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Java as Legacy Language

Tuesday, March 17, 2009

Bruce Eckel (Thinking in Java) has an interesting post on The Positive Legacy of C++ and Java. I'm a sucker for articles that talk about Java and C++ as legacy languages, and this one is notable not only for the fact that it comes from a true authority (Eckel was on the C++ Standards Committee for 8 years, and saw the language design decisions take place first-hand) but for the 70-odd comments (mostly lengthy, mostly astute and non-emotional) that his post provoked.

Eckel's post is akin to a very short eulogy. I wish it had been much longer. But the fact is, Eckel has written numerous article, books, and blogs over the past five or six years outlining the weaknesses (large and small) of Java and C++, so it's not hard to find more to read on this subject.

Java is far from dead, of course. Much like COBOL, it will live on and on, eventually becoming something of an arcane specialty language mostly taught in universities.

What were (are) some of Java's biggest failings? Maybe it's more important (and constructive) to ask what its biggest successes were. To me, Java's major disruptive effect (when it arrived in the mid-1990s) was and is due to its game-changing notion of running on a virtualized machine. The idea of cleanly separating a language from underlying machine dependencies was a huge advance. In sum, the importance of Java is that it was/is not just a language but a platform.

A second pivotally important aspect of Java is that by its very design, it facilitated programming-in-the-large. The package mechanism, the orientation toward safe reuse, and the assurance of a common, stable, secure, platform-independent process space in which to run (the JVM), allowed teams of programmers to work independently to produce large applications that could take advantage of the huge advances in machine design (per Moore's Law) that occurred throughout the 1990s (without which, frankly, Java would have failed to be anything but a curiosity).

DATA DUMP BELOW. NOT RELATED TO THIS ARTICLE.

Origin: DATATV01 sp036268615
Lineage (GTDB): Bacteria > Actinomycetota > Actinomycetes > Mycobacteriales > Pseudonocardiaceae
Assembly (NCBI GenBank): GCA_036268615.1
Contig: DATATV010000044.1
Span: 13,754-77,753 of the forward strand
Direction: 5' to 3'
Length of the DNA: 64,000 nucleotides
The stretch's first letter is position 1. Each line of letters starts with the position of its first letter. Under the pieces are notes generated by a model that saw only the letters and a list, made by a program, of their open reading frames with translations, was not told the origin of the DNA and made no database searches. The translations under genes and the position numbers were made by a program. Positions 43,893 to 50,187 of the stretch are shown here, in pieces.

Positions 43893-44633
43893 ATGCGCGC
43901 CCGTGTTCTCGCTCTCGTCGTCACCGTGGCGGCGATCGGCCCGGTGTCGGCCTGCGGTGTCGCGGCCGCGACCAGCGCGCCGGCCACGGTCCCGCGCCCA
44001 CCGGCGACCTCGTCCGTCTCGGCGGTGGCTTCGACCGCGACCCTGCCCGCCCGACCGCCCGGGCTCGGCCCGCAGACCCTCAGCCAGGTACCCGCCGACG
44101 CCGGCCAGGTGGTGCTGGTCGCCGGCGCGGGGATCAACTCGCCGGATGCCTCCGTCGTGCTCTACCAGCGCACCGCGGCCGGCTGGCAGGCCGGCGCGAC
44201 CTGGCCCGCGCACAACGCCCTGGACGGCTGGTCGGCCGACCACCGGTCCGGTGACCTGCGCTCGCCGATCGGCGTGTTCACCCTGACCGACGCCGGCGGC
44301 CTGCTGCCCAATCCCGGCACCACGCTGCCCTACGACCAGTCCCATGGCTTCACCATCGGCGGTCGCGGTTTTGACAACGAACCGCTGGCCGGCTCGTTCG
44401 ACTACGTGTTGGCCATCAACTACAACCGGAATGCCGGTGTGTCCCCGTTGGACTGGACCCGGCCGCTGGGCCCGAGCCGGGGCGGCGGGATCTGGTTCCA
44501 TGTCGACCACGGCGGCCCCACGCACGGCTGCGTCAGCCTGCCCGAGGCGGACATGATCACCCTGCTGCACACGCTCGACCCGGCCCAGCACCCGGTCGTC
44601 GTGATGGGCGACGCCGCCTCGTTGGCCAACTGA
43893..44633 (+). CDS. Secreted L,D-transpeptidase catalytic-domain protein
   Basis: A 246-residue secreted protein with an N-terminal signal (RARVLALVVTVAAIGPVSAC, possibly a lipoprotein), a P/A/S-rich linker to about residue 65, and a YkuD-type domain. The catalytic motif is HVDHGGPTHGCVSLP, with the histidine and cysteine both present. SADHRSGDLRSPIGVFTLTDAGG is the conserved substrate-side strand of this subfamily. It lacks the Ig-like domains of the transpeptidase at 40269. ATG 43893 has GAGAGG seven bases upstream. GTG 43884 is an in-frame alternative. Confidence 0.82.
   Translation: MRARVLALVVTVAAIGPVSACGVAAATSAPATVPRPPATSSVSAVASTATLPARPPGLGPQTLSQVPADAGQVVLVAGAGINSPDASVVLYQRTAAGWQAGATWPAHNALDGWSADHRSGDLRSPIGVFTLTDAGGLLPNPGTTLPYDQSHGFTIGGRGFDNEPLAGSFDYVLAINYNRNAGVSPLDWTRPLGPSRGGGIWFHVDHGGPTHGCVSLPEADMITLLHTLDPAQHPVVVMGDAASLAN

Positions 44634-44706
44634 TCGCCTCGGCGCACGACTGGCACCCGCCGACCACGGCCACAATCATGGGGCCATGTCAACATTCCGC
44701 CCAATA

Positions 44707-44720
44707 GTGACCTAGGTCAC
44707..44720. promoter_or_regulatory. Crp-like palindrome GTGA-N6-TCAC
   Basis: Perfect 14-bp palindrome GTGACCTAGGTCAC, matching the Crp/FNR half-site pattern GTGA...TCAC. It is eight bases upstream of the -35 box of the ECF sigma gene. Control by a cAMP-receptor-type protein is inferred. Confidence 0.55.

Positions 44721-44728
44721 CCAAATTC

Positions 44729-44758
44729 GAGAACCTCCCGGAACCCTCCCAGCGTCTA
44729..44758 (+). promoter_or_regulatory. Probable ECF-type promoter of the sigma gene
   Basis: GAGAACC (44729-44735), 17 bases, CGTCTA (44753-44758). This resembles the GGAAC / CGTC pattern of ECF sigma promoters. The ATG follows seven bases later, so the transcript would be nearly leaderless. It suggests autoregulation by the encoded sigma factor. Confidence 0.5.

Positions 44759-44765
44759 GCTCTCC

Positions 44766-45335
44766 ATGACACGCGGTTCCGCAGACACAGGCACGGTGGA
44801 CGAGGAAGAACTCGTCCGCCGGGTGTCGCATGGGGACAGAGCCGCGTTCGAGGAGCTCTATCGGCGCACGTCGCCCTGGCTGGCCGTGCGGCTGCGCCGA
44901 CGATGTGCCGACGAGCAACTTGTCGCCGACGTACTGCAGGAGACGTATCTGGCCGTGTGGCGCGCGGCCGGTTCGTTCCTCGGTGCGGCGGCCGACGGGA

By supporting programming-in-the-large, Java made possible the huge middleware industry we see around us today. Certainly we would have had a middleware industry without Java, but it would have looked much different and come with a much different set of problems. (It would have had even more of a Rube Goldbergish quality to it than it has now.) Java popularized the notion of an application server, which by itself was a landmark development that changed the software industry.

Another outcome of Java (and C++): The notion of design patterns. The very complexity of the large systems made possible by Java and C++ demanded a new type of "best practices" knowledge around the construction of "orchestrated systems" (tm).

We owe a lot to Java, clearly, but the sheer cost of using Java for smaller-scale projects is driving the creation of new, lighter-weight languages and frameworks that offer a better impedance match with agile working styles. Going forward, it simply won't be economical to use Java for most kinds of development.

The industry hasn't quite figured out yet what the best technologies are for replacing Java in various types of development, but that's what makes things so interesting right now. Economic downturns like the one we're in tend to drive intense competition, and intense competition breeds innovation. Hence, whatever the next Big Disruption in programming turns out to be, it will probably come sooner rather than later.

One thing is for sure: If you're in the software development business, don't cling to old ways of doing development. And also, don't get too carried away thinking that something like Scrum is going to be the Bandaid that fixes your agility problems, because it may turn out that your main problem is Java itself. Keep an open mind. Try new things. Be ready when the next disruption arrives, or you may find yourself without a chair when the music stops.

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